Canine Anxiety and How to Manage It | Alchemypet
Though it may seem like dogs and humans are two very different species, we actually share a lot in common with our canine companions. Dogs, for example, can also experience emotions just as we do. This shared emotional connection makes dogs and humans the perfect companions for each other.
Unfortunately, our dogs may encounter the same negative emotions that we do. And out of all of them, anxiety is probably the one they most commonly experience. In some estimates, up to 70% of the population have experienced dog anxiety or have exhibited behaviors related to it. Some dogs even suffer from chronic anxiety caused by physiological imbalances.
If you think your pet is experiencing anxiety, there is no need to worry yet. Anxiety is a normal response to stressors, which we’ll use interchangeably with triggers in the case of this article. It should go away once the cause is gone. The key is to identify the source of anxiety and then take steps to address it. However, some pets may experience extreme bouts of anxiety for prolonged periods, leading to severe physiological imbalances.
So, pet owners need to know how to spot anxiety in their dogs, discover their stressors, and learn how to calm them down.
How to Spot Anxiety in Our Canines
Spotting anxiety can be difficult, as its symptoms are typically subtle. Additionally, we’re not usually hypervigilant regarding behavioral changes that are often tied to dog anxiety. Therefore, we tend to catch dog anxiety when it’s already in the advanced stages. Unfortunately, canine anxiety is no longer as simple to treat when it comes to a certain point.
What’s worse is that some dogs may even experience chronic or periodic anxiety.
So, if you’re a proactive dog parent, we’ve compiled a list of the most common symptoms of dog anxiety here. Hopefully, this will help you detect canine anxiety early.
- Uncharacteristic indoor urination or defecation
- Excessive drooling
- Uncontrollable panting
- Sudden destructive behavior
There are other dog anxiety symptoms, but these are the most common and are usually the first ones to manifest in dogs. So, it’s important to spot these early on before anxiety does any long-term harm to our beloved pets.
While it’s a completely normal emotion, dogs who experience chronic and long-term anxiety may suffer from physiological health conditions. The imbalance of stress hormones in their system may cause other systems to react negatively.
Here are some of the possible effects of long-term and chronic anxiety:
- Shortened lifespan
- Heightened frequency of skin disorders
- Deterioration of cardiovascular system
Managing Canine Anxiety
Fortunately, addressing mild to moderate canine anxiety shouldn’t be complicated. And the first step of every method begins with tracing the triggers.
Cures for dog anxiety can vary depending on the underlying cause. For example, if your dog has separation anxiety, you may need to gradually increase the amount of time that you leave him alone. In this case, the keys are consistency and progression. The goal is to desensitize them to the causes.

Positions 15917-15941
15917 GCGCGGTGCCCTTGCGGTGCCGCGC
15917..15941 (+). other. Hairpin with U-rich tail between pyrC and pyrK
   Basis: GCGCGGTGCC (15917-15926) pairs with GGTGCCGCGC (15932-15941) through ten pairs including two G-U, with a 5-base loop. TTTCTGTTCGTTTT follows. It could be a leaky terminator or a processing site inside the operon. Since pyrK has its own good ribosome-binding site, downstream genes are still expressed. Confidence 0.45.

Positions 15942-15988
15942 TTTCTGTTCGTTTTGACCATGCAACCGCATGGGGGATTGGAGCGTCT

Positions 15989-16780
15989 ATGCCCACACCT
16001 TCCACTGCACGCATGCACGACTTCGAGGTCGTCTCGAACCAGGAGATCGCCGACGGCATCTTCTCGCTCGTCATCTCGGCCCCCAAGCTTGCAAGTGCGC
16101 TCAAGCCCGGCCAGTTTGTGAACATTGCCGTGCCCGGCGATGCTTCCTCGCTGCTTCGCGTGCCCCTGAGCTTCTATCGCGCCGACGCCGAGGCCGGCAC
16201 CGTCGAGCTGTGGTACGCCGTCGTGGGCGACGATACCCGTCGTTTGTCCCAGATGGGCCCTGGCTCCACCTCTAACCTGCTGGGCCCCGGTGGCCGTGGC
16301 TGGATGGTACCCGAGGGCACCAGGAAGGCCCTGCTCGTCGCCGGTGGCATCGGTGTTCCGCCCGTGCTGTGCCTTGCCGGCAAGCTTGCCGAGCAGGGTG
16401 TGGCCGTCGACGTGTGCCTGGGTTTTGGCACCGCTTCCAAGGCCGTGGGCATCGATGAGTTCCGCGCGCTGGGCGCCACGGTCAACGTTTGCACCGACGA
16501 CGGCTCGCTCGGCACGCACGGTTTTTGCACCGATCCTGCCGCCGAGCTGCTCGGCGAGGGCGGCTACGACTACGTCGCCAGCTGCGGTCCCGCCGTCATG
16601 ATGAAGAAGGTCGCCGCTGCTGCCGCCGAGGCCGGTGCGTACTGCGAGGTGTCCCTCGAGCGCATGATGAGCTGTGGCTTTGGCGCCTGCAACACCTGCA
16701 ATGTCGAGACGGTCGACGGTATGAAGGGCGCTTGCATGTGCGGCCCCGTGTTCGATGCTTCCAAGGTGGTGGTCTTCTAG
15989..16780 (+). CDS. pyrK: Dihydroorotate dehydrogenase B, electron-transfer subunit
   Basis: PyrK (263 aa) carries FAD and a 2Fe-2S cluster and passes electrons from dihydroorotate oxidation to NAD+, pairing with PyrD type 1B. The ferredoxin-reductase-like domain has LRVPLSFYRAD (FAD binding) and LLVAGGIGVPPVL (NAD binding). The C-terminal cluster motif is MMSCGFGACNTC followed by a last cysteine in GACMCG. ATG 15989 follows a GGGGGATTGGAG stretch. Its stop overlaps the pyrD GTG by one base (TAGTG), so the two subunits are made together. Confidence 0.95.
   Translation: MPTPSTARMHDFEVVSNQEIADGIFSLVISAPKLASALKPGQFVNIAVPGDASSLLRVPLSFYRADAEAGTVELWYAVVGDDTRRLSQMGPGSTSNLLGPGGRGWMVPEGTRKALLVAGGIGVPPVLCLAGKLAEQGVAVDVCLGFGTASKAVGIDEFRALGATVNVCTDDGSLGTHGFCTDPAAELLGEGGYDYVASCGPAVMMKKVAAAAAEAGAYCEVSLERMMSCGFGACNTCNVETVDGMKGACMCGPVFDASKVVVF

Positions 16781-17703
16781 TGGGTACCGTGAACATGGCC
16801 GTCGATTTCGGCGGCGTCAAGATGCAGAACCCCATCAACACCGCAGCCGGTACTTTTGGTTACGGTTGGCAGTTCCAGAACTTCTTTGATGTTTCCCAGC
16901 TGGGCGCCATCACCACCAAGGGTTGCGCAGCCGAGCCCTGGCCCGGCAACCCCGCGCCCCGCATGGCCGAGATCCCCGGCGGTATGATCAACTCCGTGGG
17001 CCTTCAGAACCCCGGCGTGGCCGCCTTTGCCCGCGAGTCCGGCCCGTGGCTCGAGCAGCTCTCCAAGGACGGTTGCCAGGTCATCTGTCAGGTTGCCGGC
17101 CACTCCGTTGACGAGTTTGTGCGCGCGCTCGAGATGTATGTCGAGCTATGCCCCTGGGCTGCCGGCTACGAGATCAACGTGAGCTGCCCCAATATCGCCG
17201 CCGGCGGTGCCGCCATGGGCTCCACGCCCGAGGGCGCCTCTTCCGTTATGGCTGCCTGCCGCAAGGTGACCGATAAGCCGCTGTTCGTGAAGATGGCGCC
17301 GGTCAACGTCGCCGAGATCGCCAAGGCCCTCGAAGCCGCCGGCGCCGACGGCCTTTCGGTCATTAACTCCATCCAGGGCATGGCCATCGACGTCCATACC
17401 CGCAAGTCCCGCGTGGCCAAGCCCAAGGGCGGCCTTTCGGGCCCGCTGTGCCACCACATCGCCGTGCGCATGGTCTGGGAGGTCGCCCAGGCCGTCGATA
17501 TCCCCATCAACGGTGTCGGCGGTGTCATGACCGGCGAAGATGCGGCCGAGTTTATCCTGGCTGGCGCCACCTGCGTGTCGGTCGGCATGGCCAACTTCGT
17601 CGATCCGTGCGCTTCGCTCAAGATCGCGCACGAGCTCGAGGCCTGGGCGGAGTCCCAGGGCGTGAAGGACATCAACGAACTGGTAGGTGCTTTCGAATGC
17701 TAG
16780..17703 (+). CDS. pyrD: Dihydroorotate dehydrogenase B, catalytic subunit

On the other hand, certain causes of anxiety may be difficult to recreate and, therefore, impossible to train for. If your dog has noise phobias, you may need to provide him with a safe space during loud events.
Putting on specific garments that apply pressure on your dog's chest may have beneficial effects. In a blog article on VCA Animal Hospitals, Ryan Llera, BSc, DVM; Lynn Buzhardt, DVM, points to some anecdotal evidence on the effectiveness of anxiety vest for dogs explicitly designed to provide gentle pressure on your companion's chest. The idea is that pressure on the chest can cause your dogs to secrete endorphins, which is a mood booster.
Medication and Dog Vitamins
Training, conditioning, and eliminating their triggers may not always work. Some dogs have anxiety so severe that it’s impossible to do without internal intervention.
One intervention method currently rising in popularity is the mood-boosting Purple Passion Flower. Its extracts can increase gamma-aminobutyric acid (GABA) in dogs’ brains, making them calmer and more relaxed.
Furthermore, the purple passion flower extract is also known to increase serotonin and dopamine in our dogs, known as the happy hormones. By introducing purple passion flower to our dog’s nutrition, we can make long-term improvements in their self-soothing capabilities.
Rhodiola Rosea is also slowly catching on as a holistic ingredient that promotes mood resilience. Extracts of this adaptogenic herb have been shown to alleviate anxiety by normalizing neurotransmitters in the brain, helping canines to focus.
Luckily, these ingredients are starting to pop up in many dog vitamins and calming aid for dogs formulated explicitly to improve mood resilience. Adding these to their diets while training and conditioning them can significantly improve their response to their triggers.
Final Thoughts: Canine Anxiety
Canine anxiety is a pretty common occurrence that affects up to 70% of dogs at any given time. The good news is that it’s easy to manage it if it’s detected early. However, if anxiety symptoms slip by us, our dogs would likely suffer from the effects of long-term exposure to anxiety which can be extremely difficult to treat.
If you want a more in-depth piece on dealing with canine anxiety, we suggest reading one of our previous articles titled Doggy Destressing: Ways to soothe canine anxiety. We discuss conditioning, training, and desensitization with more focus.
Hopefully, with a keen eye for the symptoms and a little luck, we’ll be able to help our dogs live happy and healthy lives free from anxiety!
For educational purposes. No product claims implied.